It must have been rather embarrassing for young George to tell MPs that it is in Britain's interest to take part in the Irish bailout. Ireland, apparently, is "a friend in need". A promise to cough up around £7bn, and as much as £9bn if the Irish were to default, has inevitably not gone down terribly well with the Eurosceptics in the Tory party. Being in government is rather different from being in opposition. However, to be fair to the Chancellor, he had no choice given the exposure of UK banks in Ireland. Interesting, though, that he could find money to stimulate the Irish economy, but could not do the same for the UK economy. He may yet have to reverse course.

What has happened suggests that the stress tests that were conducted on European banks a while ago were of no value, because all the Irish banks passed. It seems likely, too, that other banks are more stressed than we thought.

Loss of confidence

All of this brings us back to Britain's own austerity package, which, unlike its Irish counterpart, is supposed to raise growth and lower unemployment. The data is not pointing that way. According to the latest ICAEW/Grant Thornton UK Business Confidence Monitor, businesses have lowered expectations for 2011. The major findings for the fourth quarter of 2010 include the following: the business confidence index has fallen by nearly 10 points since the third quarter of 2010; the percentage of businesses less confident about the coming 12 months has risen from 19 per cent in the third quarter to 24 per cent; and confidence in the retail and wholesale, manufacturing and engineering and property sectors has fallen significantly.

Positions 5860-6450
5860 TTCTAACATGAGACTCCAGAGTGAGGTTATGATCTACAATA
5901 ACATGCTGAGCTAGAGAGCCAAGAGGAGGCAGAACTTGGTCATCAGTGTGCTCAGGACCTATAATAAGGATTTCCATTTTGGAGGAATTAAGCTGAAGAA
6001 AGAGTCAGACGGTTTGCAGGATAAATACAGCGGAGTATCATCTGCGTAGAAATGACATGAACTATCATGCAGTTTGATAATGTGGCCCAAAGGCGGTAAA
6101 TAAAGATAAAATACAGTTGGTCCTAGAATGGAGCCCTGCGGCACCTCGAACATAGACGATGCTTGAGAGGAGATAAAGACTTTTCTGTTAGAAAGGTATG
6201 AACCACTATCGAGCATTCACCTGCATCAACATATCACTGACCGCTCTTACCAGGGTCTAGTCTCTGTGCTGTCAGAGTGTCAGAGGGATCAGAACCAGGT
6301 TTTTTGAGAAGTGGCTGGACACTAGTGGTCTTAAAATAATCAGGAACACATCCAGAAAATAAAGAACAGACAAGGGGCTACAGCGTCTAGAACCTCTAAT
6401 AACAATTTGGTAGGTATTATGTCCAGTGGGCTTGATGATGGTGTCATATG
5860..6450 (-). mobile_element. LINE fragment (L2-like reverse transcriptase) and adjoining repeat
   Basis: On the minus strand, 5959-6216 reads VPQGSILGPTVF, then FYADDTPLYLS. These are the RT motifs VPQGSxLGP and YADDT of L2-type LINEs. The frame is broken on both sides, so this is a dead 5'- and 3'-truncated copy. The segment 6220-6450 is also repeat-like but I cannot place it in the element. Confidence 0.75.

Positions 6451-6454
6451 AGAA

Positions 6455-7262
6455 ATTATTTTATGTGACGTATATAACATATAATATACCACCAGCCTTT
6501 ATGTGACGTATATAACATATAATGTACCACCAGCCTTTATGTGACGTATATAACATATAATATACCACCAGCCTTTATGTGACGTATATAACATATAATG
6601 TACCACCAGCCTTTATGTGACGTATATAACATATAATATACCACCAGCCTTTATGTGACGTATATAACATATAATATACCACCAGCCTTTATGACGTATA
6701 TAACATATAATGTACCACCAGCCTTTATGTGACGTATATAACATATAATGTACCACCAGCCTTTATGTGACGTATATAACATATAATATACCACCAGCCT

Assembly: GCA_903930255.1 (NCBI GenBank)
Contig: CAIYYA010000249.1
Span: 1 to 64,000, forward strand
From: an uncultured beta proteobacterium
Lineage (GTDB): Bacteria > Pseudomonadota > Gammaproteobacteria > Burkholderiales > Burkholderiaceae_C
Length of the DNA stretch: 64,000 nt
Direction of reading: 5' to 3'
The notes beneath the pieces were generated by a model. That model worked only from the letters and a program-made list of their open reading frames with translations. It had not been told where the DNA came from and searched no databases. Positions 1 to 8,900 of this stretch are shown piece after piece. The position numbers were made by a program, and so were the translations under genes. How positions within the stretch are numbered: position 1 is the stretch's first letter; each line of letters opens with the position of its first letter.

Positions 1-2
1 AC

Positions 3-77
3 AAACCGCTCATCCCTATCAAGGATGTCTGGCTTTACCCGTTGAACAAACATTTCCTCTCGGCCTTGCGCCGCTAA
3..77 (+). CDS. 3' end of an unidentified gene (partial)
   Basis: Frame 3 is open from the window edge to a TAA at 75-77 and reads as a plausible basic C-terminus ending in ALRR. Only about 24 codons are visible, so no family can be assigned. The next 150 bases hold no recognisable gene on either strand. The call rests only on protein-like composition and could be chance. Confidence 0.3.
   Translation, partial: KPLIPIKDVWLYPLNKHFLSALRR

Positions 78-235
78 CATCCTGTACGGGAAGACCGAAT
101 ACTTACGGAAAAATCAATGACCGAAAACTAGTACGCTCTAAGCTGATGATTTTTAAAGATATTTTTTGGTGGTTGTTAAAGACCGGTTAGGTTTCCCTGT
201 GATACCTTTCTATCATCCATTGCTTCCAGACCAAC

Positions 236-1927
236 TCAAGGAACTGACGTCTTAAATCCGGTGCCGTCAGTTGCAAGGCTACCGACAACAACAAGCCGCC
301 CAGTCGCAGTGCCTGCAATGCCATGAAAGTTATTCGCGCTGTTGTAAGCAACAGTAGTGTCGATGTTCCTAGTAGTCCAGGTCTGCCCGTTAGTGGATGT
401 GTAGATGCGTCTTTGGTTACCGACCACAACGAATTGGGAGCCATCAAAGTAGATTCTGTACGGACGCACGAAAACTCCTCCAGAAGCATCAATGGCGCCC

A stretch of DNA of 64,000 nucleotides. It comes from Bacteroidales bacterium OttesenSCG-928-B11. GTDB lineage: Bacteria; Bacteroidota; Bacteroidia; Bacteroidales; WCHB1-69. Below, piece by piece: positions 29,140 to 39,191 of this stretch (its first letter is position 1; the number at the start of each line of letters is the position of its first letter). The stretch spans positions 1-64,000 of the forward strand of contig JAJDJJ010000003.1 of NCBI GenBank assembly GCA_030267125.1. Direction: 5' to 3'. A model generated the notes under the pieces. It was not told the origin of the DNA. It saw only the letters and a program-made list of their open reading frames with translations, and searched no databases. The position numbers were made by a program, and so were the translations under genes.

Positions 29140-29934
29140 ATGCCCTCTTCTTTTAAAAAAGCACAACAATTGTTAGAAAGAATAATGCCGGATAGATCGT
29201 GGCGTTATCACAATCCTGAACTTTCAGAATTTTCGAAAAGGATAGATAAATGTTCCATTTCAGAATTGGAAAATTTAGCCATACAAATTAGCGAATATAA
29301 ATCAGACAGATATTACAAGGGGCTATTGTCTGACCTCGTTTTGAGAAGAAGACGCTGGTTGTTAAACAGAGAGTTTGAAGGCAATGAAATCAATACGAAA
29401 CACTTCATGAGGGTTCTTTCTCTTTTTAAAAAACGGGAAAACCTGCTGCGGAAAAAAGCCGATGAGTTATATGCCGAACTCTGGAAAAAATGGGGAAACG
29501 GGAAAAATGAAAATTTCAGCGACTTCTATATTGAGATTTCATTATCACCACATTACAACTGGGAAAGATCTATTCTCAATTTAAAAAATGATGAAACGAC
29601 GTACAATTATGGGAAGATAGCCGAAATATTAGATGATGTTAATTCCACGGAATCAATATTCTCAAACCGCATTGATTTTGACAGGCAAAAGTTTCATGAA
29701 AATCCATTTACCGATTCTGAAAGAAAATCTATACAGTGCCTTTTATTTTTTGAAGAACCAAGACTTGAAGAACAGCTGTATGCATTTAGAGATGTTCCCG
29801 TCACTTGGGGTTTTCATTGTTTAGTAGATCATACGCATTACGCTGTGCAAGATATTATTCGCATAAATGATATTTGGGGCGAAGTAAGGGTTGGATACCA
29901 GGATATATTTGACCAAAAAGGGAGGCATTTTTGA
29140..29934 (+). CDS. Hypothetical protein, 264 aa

The concern I have had for a long time is that the scale of the shock to the world financial system has been underestimated and that there are still many twists and turns of the crisis to come.

It is important, in evaluating what has happened, to ask what is the counter-factual - what, in other words, would it have been like without the swift action of the monetary and fiscal authorities? Unemployment, in my view, could well have risen to over 20 per cent in Britain and still might. That is the ever-present danger of withdrawing stimulus too soon. Plus, inflation is irrelevant right now. Central banks are still in depression and deflation-preventing mode.

The Irish certainly have much to teach us, if only we are willing to learn.

David Blanchflower is a labour economist and a professor at Dartmouth College, New Hampshire, and the University of Stirling.

David Blanchflower is economics editor of the New Statesman and professor of economics at Dartmouth College, New Hampshire

This article first appeared in the 29 November 2010 issue of the New Statesman, Congo

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What's to be done about racial inequality?

David Cameron's words on equal opportunities are to be welcomed - now for some action, says Sunder Katwala.

David Cameron made the strongest, clearest and most high profile statement about ethnic inequalities and the need to tackle discrimination ever yet offered by a British Prime Minister in his leader’s speech to the Conservative Party conference in Manchester.
“Picture this. You’ve graduated with a good degree. You send out your CV far and wide. But you get rejection after rejection. What’s wrong? It’s not the qualifications or the previous experience. It’s just two words at the top: first name, surname. Do you know that in our country today: even if they have exactly the same qualifications, people with white-sounding names are nearly twice as likely to get call backs for jobs than people with ethnic-sounding names? … That, in 21st century Britain, is disgraceful. We can talk all we want about opportunity, but it’s meaningless unless people are really judged equally”, said Cameron.
While the proof of the pudding will be in the eating, this was a powerfully argued Prime Ministerial intervention – and a particularly well-timed one, for three reasons.